Greatest Loss to Women's Golf

     Women's golf suffered the most serious loss in the history of the sport in this country when
    Miss Fanny C. Osgood died suddenly in Hopedale yesterday morning. She was president of
    the Women's Golf Association of Boston, and the part that she played in the handling of its
    destinies, as well as in the general conduct of women's golf in this country for many years, was
    well summarized in the remark made by Miss Frances Stebbins, the association secretary:

     "I don't know what we shall do. She simply had everything at her fingertips. The rest of us only
    had to do what she said."

     Time was when Miss Osgood was best known to her golfing public from her playing ability, but
    even in the early days of her identification with the sport she was known to her associates in
    the executive end of the game as one who thought clearly and farsightedly, whose judgment
    was sound, whose ideas on the development of women's golf were ever based upon logic,
    progressiveness and the maintenance of highest standards. When it came to efficiency of
    management, decisiveness in action and capabilities in grasping and looking after every detail,
    no matter how small, Miss Osgood in her eighteen years of service as secretary of the Boston
    Association and her subsequent service as president, was a marvel. She had a rare tutor in the
    person of Miss Louisa A. Wells, the first secretary of the Boston Association, which was
    organized in 1900 with The Country Club, Oakley, Brae-Burn and Concord Country Clubs as its
    entire membership.

     Thinking back over the years, I can still see the picture of Miss Osgood at championships or
    other events run under the auspices of the association, seated at a table handling all of the
    details of the tournament; giving instructions here, answering questions there, making
    decisions on rules and doing a dozen and one things. How in the world she ever played the golf
    she did in some of those events, while looking after so many details, is something to still cause
    wonderment, in retrospect.

     Nor were her interest limited to the affairs of the Boston District. The Country Club, of which
    she was a member for many years, was even more closely identified with the national affairs of
    golf in those earlier days than is the case today, even though Herbert Jaques of that club is
    now a member of the Executive Committee of the U.S.G.A. In the days when Miss Osgood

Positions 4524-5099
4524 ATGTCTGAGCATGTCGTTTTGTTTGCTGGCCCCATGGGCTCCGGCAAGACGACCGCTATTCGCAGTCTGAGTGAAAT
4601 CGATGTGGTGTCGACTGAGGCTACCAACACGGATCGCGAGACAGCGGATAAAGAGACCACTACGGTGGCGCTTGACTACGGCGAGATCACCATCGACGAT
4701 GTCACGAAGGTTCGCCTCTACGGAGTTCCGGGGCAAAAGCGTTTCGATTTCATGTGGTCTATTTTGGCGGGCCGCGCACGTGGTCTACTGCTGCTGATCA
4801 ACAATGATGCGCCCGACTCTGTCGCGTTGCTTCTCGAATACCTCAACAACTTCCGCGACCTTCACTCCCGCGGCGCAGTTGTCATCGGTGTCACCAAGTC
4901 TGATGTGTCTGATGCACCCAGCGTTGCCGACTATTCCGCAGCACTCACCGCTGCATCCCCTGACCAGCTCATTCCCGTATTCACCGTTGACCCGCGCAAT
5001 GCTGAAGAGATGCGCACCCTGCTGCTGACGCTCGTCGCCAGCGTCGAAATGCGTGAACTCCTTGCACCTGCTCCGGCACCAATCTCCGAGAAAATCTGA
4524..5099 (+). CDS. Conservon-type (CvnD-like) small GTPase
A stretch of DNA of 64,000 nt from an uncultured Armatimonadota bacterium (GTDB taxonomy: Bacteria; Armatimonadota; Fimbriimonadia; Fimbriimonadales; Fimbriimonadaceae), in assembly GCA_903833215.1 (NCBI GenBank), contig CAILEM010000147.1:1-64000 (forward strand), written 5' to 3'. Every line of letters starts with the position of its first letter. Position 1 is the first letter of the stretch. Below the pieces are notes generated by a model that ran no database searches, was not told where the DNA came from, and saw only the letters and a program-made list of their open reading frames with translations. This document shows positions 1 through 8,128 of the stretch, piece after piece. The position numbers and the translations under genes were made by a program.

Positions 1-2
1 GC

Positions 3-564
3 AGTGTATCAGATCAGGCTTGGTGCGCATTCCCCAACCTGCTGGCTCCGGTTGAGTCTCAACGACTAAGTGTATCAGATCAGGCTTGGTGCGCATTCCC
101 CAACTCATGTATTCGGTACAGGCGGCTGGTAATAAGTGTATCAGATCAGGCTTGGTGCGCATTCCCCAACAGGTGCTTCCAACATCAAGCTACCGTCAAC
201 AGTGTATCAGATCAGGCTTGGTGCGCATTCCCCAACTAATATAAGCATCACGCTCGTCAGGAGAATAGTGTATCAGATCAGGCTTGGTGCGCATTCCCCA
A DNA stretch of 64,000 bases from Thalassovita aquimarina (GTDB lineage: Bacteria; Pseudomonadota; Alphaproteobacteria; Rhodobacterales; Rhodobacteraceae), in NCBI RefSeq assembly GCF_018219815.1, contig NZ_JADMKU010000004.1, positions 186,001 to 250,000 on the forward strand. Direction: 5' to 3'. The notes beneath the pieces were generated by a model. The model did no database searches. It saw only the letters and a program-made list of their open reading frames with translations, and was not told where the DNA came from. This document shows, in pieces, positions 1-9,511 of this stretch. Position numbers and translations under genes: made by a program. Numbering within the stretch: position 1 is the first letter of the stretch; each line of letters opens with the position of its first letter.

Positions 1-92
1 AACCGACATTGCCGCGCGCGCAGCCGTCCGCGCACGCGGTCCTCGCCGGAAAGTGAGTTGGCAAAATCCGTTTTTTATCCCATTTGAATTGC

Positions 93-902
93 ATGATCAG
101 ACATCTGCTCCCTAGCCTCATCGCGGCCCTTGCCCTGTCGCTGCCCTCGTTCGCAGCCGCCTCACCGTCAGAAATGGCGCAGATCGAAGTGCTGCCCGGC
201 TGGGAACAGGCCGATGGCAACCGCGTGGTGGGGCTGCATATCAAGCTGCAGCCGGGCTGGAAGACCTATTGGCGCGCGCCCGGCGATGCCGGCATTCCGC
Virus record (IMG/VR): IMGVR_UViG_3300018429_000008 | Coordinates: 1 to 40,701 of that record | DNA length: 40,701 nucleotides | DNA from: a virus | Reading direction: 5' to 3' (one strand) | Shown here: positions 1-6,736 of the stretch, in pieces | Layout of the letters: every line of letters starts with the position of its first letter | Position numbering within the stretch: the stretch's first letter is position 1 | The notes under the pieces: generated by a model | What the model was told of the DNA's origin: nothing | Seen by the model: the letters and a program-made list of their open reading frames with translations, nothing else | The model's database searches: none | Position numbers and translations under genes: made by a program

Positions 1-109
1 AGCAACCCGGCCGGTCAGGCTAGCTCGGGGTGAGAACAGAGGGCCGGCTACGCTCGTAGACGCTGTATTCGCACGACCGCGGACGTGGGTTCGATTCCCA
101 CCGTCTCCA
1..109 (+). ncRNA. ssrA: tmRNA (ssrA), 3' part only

began to become an important factor in woman's golf, The Country Club was one of the
    comparatively few active, or voting clubs in the national organization and it was a power not
    only for that reason, but because from the members there had been chosen now fewer than
    three presidents of the national body between the years 1898 and 1909, each serving two
    years. It was through her acquaintance with two of those presidents, G. Herbert Windeler and
    the late Herbert Jaques that Miss Osgood had so much a part in helping the national
    organization solve many of the national problems of women's golf.

     The name of the newspaper this article was printed in was not on the clipping. The date was
    missing also, but the year 1929 was written on it.  According to the town report for that year,
    Fanny died of peritonitis on May 3 at the age of 46.  Her mother had died in February of that
    year. (You can find out a lot of things in those old town reports that aren't in the more recent
    ones.)

     Fanny was the granddaughter of George and Hannah Draper and the daughter of Hannah
    Thwing Draper and Edward Louis Osgood. The Osgood house was on the corner of Hopedale
    and Draper streets, part of the block where the Community House is now. (The house had
    originally belonged to George and Hannah Draper.) In 1909, Fanny's mother,.Hannah
    Osgood, bought The Larches from her nephew, George Otis Draper when it was the only
    house on William Street. (Before 1930, it was always William Street. I haven't been able to pin
    down just when it was changed to Williams Street.) Shortly after the purchase, the house
    burned. The house that's there now is the one she had built to replace the original Larches.

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    Fanny Osgood is in the center of the
    picture, wearing a striped dress.

    Sorry. This is the best I could do getting this picture of
    Fanny, even though I tried about a dozen shots in
    various places in the room. You can see it, much better
    than this, in the Trustees' Room at the Bancroft Library.

    On the back of this photo, it says Mary O'Connell, the
    nanny I presume, and Fanny, Hannah and Dana
    Osgood. It was taken by E. W. Cook, Albany, New York.

    Thanks to Wayne Boucher formerly of Northampton, Mass and now Cambridge, England, for
    sending links to the stained glass window at the Arlington Street Church in Boston, and the
    information from the cambridge2000.com page near the bottom of this page. The window was
    donated by Fanny Osgood's twin sister, Hannah Draper Osgood Townsend, in memory of
    Fanny, and their mother, Hannah Thwing Osgood.

    Click here to see more on the Arlington
    Street Church and its windows.

    From a brochure given at the tour of the Arlington
    Street Church. Thanks to my son DJ for it.

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